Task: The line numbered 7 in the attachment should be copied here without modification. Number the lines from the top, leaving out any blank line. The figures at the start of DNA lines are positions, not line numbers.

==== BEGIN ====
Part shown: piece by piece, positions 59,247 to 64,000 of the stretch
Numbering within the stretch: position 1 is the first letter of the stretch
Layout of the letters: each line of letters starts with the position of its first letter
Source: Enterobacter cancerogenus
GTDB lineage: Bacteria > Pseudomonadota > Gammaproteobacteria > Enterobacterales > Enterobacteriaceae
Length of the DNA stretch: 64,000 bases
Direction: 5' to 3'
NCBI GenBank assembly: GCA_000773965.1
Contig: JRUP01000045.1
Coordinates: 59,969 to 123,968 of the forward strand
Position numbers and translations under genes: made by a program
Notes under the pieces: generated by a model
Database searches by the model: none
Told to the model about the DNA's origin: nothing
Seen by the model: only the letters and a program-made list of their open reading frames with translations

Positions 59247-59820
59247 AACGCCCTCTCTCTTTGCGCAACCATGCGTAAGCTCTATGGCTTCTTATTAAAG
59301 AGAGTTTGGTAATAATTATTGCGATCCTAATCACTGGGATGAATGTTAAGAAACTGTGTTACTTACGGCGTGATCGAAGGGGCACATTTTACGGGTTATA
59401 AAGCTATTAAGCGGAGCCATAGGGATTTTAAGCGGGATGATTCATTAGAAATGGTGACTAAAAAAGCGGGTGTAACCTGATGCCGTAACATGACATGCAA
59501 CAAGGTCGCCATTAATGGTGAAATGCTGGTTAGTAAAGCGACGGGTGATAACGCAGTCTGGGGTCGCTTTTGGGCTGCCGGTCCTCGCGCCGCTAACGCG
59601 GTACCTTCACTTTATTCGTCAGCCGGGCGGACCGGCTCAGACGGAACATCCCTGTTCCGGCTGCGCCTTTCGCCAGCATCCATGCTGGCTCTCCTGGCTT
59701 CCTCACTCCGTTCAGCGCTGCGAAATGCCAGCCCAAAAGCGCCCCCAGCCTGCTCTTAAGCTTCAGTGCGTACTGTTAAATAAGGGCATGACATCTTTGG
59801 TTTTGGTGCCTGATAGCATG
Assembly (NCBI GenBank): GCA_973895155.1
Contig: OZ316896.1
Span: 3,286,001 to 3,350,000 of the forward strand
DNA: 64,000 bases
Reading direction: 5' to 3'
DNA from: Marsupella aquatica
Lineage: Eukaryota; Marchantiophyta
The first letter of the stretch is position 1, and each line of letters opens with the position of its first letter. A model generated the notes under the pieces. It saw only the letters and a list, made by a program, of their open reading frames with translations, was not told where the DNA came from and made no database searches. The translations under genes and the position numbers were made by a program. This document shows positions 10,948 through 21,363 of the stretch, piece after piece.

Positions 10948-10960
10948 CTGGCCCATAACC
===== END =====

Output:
Direction: 5' to 3'